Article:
random access memory

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The memory or main memory ( English core , main store , main memory , primary memory , RAM = Random Access Memory ) of a computer is the name of the store , which just execute programs contains or program components and thereby necessary data. The main memory is a component of the central processing unit . Since the processor accesses the main memory directly, its performance and size have a significant impact on the performance of the entire computer system.

Modern DDR4 SDRAM module, usually built into desktop PCs

Main memory is characterized by the access time or access speed and (associated with this) the data transfer rate as well as the storage capacity . The access speed describes the time until a requested date can be read. The data transfer rate indicates the amount of data that can be read per time. There can be separate information for the write and read process. There are two different notation forms for naming the size of the main memory, which result from the number base used. Either the size is given as base 10 (as decimal prefix ; 1 kByte or KB = 10 3 bytes = 1000 bytes , SI notation) or as base 2 (as binary prefix ; 1  KiB = 2 10 bytes = 1024 bytes, IEC notation) . Due to the binärbasierten structure and addressing of working memories (byte addressed in 8- bit -Aufteilung, word addressed in 16-bit division, double word addressed in 32-bit division, etc.), the latter variant, the more common form, which also without breaks manages.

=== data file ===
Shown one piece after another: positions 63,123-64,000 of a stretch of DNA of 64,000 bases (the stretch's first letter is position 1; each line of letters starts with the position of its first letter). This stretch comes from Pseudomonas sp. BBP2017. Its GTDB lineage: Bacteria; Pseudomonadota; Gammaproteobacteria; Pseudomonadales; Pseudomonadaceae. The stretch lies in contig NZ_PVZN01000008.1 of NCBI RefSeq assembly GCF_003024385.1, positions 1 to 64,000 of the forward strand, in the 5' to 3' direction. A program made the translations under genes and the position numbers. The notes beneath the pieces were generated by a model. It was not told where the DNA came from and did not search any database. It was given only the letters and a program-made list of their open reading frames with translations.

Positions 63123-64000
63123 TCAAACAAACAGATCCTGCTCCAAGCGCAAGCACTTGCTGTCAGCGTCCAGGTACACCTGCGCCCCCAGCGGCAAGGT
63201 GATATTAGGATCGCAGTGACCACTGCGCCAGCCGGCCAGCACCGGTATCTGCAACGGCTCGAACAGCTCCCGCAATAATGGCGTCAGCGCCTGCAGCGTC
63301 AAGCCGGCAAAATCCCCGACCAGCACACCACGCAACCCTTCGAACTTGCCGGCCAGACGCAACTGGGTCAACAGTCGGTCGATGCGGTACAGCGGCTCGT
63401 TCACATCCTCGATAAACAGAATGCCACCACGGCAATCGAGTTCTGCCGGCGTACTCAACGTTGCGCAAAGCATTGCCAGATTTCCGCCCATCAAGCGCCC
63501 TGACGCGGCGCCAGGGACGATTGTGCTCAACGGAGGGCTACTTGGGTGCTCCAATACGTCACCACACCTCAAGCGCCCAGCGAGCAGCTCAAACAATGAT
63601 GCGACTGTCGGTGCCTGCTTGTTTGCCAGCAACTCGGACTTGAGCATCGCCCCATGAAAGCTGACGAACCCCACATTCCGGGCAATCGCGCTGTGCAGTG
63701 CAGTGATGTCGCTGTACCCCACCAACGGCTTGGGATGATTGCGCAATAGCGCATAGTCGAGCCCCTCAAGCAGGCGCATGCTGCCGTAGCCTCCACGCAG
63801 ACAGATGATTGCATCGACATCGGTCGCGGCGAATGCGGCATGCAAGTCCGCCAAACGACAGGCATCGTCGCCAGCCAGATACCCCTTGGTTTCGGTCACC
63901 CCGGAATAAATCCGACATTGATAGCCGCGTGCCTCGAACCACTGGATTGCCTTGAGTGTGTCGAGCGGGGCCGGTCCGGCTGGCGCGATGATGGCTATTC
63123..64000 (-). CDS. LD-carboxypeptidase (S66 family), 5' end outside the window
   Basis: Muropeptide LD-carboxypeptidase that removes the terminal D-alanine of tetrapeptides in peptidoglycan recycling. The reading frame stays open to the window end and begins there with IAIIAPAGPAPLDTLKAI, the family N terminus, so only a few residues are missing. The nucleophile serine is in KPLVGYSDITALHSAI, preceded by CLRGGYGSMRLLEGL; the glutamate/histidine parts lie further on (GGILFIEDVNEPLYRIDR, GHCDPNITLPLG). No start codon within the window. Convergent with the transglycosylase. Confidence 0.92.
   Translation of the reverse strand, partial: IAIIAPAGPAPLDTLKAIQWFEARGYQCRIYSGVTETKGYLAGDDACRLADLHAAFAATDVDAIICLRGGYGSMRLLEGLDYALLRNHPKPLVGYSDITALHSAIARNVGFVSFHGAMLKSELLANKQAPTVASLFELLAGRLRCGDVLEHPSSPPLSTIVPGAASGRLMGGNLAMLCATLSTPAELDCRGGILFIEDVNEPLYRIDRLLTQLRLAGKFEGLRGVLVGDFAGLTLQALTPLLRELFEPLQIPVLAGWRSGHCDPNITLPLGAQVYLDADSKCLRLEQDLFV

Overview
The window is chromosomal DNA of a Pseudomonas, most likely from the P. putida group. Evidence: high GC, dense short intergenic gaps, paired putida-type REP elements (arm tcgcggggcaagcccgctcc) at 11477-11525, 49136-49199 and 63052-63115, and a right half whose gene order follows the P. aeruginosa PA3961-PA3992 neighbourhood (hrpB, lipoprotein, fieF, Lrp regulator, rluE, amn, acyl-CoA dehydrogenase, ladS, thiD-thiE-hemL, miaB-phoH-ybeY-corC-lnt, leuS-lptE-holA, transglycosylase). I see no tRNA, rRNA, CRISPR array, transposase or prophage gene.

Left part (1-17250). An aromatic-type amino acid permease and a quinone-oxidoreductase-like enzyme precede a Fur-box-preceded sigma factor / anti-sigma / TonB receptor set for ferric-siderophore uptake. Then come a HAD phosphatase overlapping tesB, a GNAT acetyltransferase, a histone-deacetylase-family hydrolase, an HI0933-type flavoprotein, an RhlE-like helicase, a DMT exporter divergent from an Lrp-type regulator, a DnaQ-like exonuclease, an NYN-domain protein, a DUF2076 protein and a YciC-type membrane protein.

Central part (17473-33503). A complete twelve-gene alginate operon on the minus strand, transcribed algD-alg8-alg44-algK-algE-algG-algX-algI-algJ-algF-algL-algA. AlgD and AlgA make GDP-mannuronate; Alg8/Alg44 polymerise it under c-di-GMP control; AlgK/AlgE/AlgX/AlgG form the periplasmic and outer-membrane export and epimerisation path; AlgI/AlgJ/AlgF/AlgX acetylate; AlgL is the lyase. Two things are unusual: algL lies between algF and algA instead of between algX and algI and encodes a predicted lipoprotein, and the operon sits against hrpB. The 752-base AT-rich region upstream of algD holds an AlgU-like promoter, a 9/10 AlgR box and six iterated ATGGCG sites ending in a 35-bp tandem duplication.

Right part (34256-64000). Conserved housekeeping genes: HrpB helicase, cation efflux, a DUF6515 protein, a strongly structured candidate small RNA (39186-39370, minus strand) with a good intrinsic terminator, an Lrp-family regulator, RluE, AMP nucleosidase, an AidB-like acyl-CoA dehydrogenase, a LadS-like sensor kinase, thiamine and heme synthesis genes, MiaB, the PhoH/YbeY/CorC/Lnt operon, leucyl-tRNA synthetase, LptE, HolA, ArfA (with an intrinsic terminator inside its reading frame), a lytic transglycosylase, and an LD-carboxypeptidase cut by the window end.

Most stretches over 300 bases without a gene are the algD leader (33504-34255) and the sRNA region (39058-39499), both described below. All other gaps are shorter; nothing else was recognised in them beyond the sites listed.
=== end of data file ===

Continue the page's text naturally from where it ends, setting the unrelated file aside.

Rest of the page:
If main memory is addressed via the address bus of the processor or is integrated directly in the processor, it is referred to as physical memory . More modern processors and operating systems can use virtual memory management to provide more main memory than is available in physical memory by storing parts of the address space with other storage media ( e.g. with a swap file , pagefile or swap, etc.). This additional memory is called virtual memory . To accelerate memory access - physical or virtual - additional buffer memories are used today .


1 MiB of RAM in a 286 in the form of ZIP modules
Different types of memory (from left to right) SIMM 1992, SDRAM 1997, DDR-SDRAM 2001, DDR2-SDRAM 2008

The main memory of the computer is an area structured by addresses (in table form) which can hold binary words of a fixed size. Due to the binary addressing, the main memory practically always has a 'binary' size (based on powers of 2), since otherwise areas would remain unused.

The main memory of modern computers is volatile ; This means that all data is lost after the power supply is switched off - the main reason for this lies in the technology of the DRAMs . Available alternatives such as MRAM , however, are still too slow for use as main memory. That is why computers also contain permanent storage in the form of hard disks or SSDs , on which the operating system and application programs and files are retained when the system is switched off.

The most common design for use in computers is the memory module . A distinction must be made between different types of RAM . While memory in the form of ZIP , SIPP or DIP modules was still common in the 1980s, SIMMs with FPM or EDO RAM were predominantly used in the 1990s . Today, computers primarily use DIMMs with e.g. B. SD , DDR-SD, DDR2-SD, DDR3-SD or DDR4-SDRAMs are used.


Magnetic core storage element, around 1971, capacity 16 kibibytes

The first computers had no working memory, just a few registers that were built using the same technology as the arithmetic unit, i.e. tubes or relays . Programs were hard-wired (“plugged in”) or stored on other media, such as punched tape or punched cards , and were executed immediately after reading.